The third objective is to gain experience with the aerosol device and evaluate its performance. The device performance is being assessed by internal device controls as well as investigator reports. They are also looking at treatment failures, adverse events, serious adverse events, complications of pre-maturity.

Aerosurf Phase 2a Results

This is an open label trial which means that the Company can see most of the data as it is generated. The Company said that what they have seen is encouraging. In the interest of being transparent they have provided some details in advance of the full data release. There have been two successful reviews by the Independent Safety Review Committee. These followed the completion of each of the first two 16 patient dosing cohorts. The third cohort is now nearing completion of enrollment. The side effect profile for Aerosurf plus nCPAP appears similar to that of nCPAP.

On the third quarter conference call last year, the Company informed investors about the occurrence of pneumothoraxes (air leaks from the lungs) in the trial. At the time there were numerically more events in the Aerosurf arm than the nCPAP arm. Since that time, there have been additional pneumothoraxes, but all occurred in the nCPAP arm. As a result, at this point in time there is no difference in rates of occurrences of pneumothoraxes between Aerosurf plus nCPAP versus nCPAP alone. This is extremely reassuring.

There is physiological evidence of delivery of drug into the lungs of these babies. The FiO2 or fraction of inspired oxygen is one of the measurements used to assess how well the lung is functioning in bringing oxygen to the blood. Blood oxygen saturations in the protocol require maintaining it between 88% and 95%. Babies with healthy lungs can achieve this breathing room air. Babies with RDS require supplemental oxygen to maintain their blood oxygen levels in the desired range. The babies in this trial required at least 25% oxygen which compares to 21% oxygen in the air that we breathe.

The supplemental oxygen can cause unwanted side effects, so care providers try to decrease the amount of supplemental oxygen these babies breathe as quickly as possible. In Aerosurf babies, the Company says that investigators are describing babies as pinking up and breathing easier after treatment. They are seeing that the amount of oxygen these babies require is less as well and this is an important sign of clinical improvement.

RDS babies frequently have increased values of carbon dioxide because the lungs don’t work well. The Company reports that they are seeing decreases in carbon dioxide values in Aerosurf treated babies, another sign that the lungs are working better to get gases in and out of the blood. These effects happen quickly after treatment begins.

Another major objective of the trial is to show that the device itself is working as expected and the investigators utilizing the device are having a very good experience with it. The Company is satisfied that the delivery device is working well.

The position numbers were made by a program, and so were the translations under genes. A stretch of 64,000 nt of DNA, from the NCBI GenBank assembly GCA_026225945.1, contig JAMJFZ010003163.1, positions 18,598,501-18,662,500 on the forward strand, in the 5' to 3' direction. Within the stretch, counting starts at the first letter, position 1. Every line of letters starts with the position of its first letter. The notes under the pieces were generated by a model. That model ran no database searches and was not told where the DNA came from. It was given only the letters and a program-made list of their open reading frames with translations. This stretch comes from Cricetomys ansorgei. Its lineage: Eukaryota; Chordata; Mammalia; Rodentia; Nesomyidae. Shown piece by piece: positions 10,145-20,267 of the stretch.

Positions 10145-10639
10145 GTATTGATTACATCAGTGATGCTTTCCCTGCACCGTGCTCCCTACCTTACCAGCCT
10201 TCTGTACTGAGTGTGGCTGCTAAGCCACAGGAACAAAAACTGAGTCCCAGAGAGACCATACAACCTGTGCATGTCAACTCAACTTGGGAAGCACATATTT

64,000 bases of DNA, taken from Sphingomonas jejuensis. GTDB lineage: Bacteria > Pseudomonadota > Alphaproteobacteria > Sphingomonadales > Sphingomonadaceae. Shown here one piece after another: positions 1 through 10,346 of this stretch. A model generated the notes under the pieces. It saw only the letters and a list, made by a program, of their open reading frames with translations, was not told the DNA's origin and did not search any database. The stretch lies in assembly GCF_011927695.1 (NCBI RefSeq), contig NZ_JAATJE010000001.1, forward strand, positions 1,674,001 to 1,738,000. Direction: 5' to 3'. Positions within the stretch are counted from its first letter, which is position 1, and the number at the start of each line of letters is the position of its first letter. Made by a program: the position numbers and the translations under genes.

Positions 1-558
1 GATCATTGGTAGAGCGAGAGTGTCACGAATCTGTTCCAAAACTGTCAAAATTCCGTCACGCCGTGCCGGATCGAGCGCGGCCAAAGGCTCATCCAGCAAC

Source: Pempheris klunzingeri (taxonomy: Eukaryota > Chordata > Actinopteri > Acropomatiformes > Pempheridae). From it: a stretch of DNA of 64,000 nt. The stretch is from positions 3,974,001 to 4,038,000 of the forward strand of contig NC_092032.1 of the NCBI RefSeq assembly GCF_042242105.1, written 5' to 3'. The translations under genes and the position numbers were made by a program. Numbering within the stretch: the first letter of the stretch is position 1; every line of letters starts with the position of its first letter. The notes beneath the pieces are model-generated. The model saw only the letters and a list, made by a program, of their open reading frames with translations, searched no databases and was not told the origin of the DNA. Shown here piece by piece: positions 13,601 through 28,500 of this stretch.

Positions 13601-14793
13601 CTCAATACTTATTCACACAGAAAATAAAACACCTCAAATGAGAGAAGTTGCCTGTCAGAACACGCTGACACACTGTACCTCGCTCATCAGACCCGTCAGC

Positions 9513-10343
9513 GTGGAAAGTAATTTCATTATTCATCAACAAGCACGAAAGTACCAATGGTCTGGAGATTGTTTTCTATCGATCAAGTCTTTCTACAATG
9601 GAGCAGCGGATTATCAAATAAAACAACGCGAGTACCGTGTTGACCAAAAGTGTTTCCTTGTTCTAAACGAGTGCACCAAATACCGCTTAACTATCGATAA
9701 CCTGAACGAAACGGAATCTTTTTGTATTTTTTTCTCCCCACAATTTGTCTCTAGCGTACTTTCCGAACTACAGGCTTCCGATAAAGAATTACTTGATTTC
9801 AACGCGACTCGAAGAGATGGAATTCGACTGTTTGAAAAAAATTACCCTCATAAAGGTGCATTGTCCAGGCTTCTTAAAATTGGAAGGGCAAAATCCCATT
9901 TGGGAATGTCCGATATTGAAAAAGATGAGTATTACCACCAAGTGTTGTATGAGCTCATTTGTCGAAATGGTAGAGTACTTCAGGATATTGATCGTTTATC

Next Phase 2b Trial

Management has already made the decision to advance to the phase 2b trial. Before that, they will perform a safety study in younger babies of 26 to 28 weeks gestational age. This will be started upon completion of this third dosing group. They have already begun startup activities for phase 2b, including additional sites selection and investment in devices and trial infrastructure to prepare for the planned phase 2b study. Enrollment will be expanded to include babies of 26 to 32 weeks gestational age as compared to 29 to 32 weeks in the phase 2a study. They expect the phase 2b trial to conclude in the first half of 2016.

Given the disappointment in time for enrollment in phase 2a, investors are asking whether the Company can hit this timeline in the phase 2b. The Company’s response is that they have a better estimate of the number of sites that will be needed based on the clinical trial experience to-date. They plan to have approximately 30 sites in the U.S. for the 2b study and half of those will be already be up and running due to participation in other parts of the phase 2 program. Startup times will be greatly diminished. The 2b study also will include sites outside the U.S.

They have modeled enrollment based on the pace that was seen in the phase 2a trial, but this could be conservative. The phase 2b trial will be enrolling younger babies in the 26 to 28 weeks gestational age group who are more likely to meet the inclusion criteria for enrollment. This should significantly expand the potential pool of babies for the study. Some of the inclusion criteria required in the first study may be modified in ways to facilitate enrollment. They also believe that the data from the phase 2a program is compelling and will generate excitement in the neonatal community that will boost enrollment.

Partnering Aerosurf

The Company will be open to partnering Aerosurf outside the US over the next 12 months. They have had conversations with a number of companies that have an interest in Aerosurf. The question is whether any company would offer acceptable terms prior to the completion of the phase 2b trial. The Company did not encourage investors to think that a partnership might happen in the next 12 months.